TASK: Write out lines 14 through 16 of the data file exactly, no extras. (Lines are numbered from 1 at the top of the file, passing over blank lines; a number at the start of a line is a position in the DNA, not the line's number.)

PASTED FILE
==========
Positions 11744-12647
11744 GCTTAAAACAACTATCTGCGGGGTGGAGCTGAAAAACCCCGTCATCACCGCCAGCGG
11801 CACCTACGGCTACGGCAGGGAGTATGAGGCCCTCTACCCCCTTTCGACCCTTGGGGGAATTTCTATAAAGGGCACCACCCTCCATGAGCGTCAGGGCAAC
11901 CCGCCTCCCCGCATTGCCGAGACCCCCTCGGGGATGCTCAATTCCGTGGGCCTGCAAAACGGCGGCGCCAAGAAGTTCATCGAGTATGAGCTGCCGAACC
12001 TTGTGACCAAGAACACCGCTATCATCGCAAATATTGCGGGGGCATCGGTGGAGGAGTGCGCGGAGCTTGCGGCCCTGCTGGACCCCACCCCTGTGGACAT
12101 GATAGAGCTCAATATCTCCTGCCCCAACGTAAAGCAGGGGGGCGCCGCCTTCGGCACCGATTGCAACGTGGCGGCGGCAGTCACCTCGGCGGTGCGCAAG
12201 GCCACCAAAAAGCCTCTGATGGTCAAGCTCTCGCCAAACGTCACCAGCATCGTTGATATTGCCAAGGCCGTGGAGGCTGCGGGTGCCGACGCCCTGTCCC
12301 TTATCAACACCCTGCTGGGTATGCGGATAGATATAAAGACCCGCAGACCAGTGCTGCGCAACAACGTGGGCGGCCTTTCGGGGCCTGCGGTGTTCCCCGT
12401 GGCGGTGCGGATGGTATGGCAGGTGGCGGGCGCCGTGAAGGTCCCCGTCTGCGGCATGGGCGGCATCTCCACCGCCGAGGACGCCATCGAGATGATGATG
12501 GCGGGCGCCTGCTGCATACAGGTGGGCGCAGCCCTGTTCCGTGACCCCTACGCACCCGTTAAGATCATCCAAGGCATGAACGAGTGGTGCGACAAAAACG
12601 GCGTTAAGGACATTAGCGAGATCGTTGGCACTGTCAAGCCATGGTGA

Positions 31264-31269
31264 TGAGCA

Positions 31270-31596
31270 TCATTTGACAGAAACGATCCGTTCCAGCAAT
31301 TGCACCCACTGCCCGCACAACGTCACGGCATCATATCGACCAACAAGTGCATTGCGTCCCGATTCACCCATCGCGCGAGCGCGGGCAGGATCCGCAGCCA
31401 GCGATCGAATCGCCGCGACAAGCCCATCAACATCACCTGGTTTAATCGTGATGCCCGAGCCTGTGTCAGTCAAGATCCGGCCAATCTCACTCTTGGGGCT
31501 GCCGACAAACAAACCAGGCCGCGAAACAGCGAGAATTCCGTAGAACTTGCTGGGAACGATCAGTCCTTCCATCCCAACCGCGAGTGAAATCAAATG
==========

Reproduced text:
Positions 31270-31596
31270 TCATTTGACAGAAACGATCCGTTCCAGCAAT
31301 TGCACCCACTGCCCGCACAACGTCACGGCATCATATCGACCAACAAGTGCATTGCGTCCCGATTCACCCATCGCGCGAGCGCGGGCAGGATCCGCAGCCA